• 3 different meals were evaluated, high GI, moderate GI and low GI, one on each admission. (Note: all meals had identical calories)
  • The boys ate the same meal for breakfast and lunch and were allowed to eat as much or little as they liked for the rest of the day. The exact amount consumed was measured.
  • A number of measurements were taken – blood sugar, insulin, glucagon, epinephrine, hunger ratings.

Here are the actual meals, two meals are typical high carbohydrate / grain /dairy – the type of meal that would be considered a healthy breakfast by just about all mainstream dietitians  – each has a different glycemic index, one is slow cooking oats, the other instant oats. The other meal contains less (and non grain) carbohydrates, and more protein and fat – in a Zone diet macronutrient ratio.


Low GI

Medium GI

High GI

Foods 55 g Whole egg 63.9 g Steel-cut oats * 60.9 g Instant oatmeal *
45 g Egg white 160 g 2% Milk 160 g 2% Milk**
40 g Low-fat cheese 15 g Half  & Half cream 15 g Half  & Half cream
200 g Spinach 16.0 g Fructose 19.0 g Dextrose
30 g Tomato 0.0 g Saccharine 0.2 g Saccharine
185 g Grapefruit 397 g Water 397 g Water
115 g Apple slices
% Energy from carbohydrate 40 64 64
% Energy from protein 30 16 16
% Energy from fat 30 20 20
Energy density (kJ/g) 2.46 2.52 2.52



The first graphs show the elevation of blood glucose after the different meals; as you would expect, the two higher carb meals (circle, square) had a much higher glucose elevation than the moderate carb meal. Insulin response mirrors the carbohydrate content of the meals.

Compare the two high carb meals: The quick cook oats had the greatest increase in blood sugar, and around the 3.5 hour mark – it continues to drop – below the fasting level. The range shows all boys responded this way. When your blood sugar goes low, your body responds by elevating the stress hormone epinephrine or adrenaline. This is shown clearly on the lower graph. There is a large increase in epinephrine in the high GI meal compared to the other meals. Adrenaline is the flight / fight hormone, and is released to increase blood glucose via glycogenolysis. The moderate GI meal surprisingly had almost no adrenaline response, and the high protein, low carb meal very minimal. (Does this mean that carbohydrates – if they are very slow release are beneficial? Or did the epineprine rise as glucagon levels fall around the 4 hour mark?)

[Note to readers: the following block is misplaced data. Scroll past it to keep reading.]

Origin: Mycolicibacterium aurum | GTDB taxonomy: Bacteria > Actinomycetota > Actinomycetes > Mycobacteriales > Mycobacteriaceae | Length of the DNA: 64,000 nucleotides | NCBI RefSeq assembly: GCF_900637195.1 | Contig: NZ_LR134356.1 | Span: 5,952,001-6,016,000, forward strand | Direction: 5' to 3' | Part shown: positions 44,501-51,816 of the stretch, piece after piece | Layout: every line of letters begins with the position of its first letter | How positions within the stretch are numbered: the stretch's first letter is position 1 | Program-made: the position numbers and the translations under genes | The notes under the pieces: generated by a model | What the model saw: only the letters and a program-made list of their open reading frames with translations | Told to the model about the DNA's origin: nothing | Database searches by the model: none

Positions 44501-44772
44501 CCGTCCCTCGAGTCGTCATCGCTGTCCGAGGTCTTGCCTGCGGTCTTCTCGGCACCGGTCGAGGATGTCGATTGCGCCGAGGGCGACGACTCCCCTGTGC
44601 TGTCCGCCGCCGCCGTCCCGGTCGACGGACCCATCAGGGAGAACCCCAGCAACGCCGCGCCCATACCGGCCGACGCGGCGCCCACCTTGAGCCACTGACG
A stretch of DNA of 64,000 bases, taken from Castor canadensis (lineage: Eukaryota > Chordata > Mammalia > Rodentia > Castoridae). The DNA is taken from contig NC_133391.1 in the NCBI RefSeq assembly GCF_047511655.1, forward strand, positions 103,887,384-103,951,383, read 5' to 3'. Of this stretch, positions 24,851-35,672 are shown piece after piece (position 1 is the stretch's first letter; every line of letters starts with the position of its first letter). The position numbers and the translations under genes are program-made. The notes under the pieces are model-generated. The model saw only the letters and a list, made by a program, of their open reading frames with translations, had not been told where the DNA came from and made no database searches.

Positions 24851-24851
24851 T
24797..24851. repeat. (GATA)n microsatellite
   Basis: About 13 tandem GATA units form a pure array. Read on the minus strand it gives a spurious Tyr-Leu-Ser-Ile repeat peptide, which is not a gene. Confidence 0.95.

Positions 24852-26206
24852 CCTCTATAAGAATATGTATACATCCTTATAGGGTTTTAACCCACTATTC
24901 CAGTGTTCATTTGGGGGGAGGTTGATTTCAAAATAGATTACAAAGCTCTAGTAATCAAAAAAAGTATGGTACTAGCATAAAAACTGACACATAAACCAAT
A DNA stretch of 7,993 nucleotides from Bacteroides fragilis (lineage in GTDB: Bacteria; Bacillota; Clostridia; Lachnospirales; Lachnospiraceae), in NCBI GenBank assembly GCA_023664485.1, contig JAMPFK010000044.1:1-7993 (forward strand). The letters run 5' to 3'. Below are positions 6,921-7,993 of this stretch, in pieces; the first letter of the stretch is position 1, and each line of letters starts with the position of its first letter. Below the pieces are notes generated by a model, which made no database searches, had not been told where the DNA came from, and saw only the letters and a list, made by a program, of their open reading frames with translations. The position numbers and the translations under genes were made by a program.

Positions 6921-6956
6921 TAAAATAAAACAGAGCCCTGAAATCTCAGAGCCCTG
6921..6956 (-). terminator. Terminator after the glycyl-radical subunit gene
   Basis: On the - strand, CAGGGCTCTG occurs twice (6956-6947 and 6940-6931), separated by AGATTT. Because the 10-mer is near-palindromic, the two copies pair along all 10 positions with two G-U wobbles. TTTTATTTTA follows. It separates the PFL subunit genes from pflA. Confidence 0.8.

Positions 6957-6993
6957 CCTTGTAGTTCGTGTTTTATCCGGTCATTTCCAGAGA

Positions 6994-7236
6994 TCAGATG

reponses-to-low-med-high-gi-meals (2)Hormonal and metabolic changes after test breakfasts. Plot symbols: square, high-GI meal; circle, medium-GI meal; triangle, low-GI meal.

reponses-to-low-med-high-gi-meals epinephrine (2)


Glucagon is released by the pancreas in response to protein, it has an appetite suppressant effect, as well it elevates the amount of glucose in the blood by promoting gluconeogenesis and glycogenolysis.

In the graph below you’ll note that glucagon is suppressed by the high carbohydrate meals and increased in the higher protein meal for around 4 hours post meal.

glucagon response

So the effects of these foods on hormones is interesting – but what about subsequent hunger, and food consumption?